Prevalence and correlates of symptomatic peripheral atherosclerosis in individuals with coronary heart disease and cholesterol levels less than 240 mg/dl: Baseline results from the Cholesterol and Recurrent Events (CARE) study

Timothy J. Wilt, Barry R. Davis, David G. Meyers, Jean Lucien Rouleau, Frank M. Sacks

Research output: Contribution to journalArticlepeer-review

18 Scopus citations

Abstract

Purpose: To determine the prevalence and correlates of symptomatic peripheral atherosclerosis in individuals with a history of myocardial infarction (MI) and cholesterol levels lower than 240 mg/dL. Materials and Methods: A cross-sectional analysis was conducted at baseline of 4159 participants in the Cholesterol and Recurrent Events (CARE) Study. Symptomatic diffuse atherosclerosis was defined as a history of MI plus lower extremity or cerebrovascular atherosclerosis or claudication by Rose questionnaire. Results: The prevalence of symptomatic diffuse atherosclerosis was 12.9%; 353 participants (8.5%) had lower extremity disease and 219 (5.3%) had cerebrovascular disease. After controlling for other variables, diffuse atherosclerosis was associated with age (Odds Ratio [OR]=1.44 per ten-year increase), systolic blood pressure (OR=1.13 per 10 mm Hg increase), a history of multiple myocardial infarctions (OR= 1.76), diabetes (OR= 1.76), hypertension (OR= 1.38), reduced exercise performance (OR= 1.55), current smoking status (OR=2.87), and lower alcohol intake (OR=0.97 per drink per week). There was no association with race, gender, or lipid levels. Conclusions: The presence of clinically evident diffuse atherosclerosis is common and is associated with several modifiable risk factors. Early identification of these individuals could affect treatment and clinical outcomes.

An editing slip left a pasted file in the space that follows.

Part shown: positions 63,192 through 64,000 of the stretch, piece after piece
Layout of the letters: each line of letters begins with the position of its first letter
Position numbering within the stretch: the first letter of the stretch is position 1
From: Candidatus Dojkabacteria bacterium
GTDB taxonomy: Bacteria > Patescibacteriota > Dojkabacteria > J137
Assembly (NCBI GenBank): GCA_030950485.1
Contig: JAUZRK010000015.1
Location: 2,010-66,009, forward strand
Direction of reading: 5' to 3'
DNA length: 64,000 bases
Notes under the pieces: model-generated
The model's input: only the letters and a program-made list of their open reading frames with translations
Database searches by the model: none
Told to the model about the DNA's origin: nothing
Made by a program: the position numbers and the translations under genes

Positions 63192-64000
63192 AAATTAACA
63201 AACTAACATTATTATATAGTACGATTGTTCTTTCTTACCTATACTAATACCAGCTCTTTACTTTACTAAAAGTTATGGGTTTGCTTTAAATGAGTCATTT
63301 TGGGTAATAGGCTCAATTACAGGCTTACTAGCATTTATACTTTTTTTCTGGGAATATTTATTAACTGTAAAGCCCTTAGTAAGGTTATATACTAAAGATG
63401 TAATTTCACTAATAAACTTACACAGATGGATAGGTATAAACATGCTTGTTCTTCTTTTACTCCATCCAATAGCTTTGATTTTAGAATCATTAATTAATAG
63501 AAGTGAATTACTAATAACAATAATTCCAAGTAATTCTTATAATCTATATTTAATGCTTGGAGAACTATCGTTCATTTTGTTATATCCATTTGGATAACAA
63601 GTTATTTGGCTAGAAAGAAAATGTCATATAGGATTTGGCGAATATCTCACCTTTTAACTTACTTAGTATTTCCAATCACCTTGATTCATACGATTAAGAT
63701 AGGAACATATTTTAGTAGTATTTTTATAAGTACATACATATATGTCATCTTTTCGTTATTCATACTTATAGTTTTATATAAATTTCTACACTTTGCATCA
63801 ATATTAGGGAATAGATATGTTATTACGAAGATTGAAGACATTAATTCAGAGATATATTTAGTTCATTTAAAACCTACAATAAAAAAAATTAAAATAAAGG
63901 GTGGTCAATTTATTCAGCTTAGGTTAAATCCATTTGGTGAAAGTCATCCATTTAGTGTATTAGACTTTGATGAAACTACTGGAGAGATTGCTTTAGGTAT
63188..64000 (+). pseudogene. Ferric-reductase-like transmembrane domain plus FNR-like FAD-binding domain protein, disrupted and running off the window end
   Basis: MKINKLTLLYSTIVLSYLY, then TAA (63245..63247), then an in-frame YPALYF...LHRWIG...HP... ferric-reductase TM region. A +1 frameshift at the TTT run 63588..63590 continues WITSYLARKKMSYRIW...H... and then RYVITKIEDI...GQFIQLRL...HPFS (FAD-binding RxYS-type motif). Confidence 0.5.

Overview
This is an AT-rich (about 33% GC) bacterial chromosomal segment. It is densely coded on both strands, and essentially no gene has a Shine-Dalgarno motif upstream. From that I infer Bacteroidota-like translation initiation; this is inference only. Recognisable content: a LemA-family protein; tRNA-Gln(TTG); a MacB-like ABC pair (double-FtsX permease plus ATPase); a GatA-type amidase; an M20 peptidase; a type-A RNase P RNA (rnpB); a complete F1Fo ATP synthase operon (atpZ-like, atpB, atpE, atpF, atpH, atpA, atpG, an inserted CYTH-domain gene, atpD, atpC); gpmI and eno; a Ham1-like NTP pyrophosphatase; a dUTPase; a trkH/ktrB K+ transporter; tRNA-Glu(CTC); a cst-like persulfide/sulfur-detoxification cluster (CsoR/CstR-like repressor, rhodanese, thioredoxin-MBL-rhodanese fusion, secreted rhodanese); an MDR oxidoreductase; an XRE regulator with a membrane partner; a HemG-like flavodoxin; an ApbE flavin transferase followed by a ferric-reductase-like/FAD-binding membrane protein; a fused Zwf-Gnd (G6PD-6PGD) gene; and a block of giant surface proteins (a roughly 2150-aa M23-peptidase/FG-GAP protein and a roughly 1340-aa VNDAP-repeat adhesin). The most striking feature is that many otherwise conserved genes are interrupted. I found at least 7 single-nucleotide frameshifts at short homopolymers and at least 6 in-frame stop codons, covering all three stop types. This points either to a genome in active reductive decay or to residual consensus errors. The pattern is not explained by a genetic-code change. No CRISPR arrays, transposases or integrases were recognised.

Original languageEnglish (US)
Pages (from-to)533-541
Number of pages9
JournalAngiology
Volume47
Issue number6
DOIs
StatePublished - 1996

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Copyright 2017 Elsevier B.V., All rights reserved.

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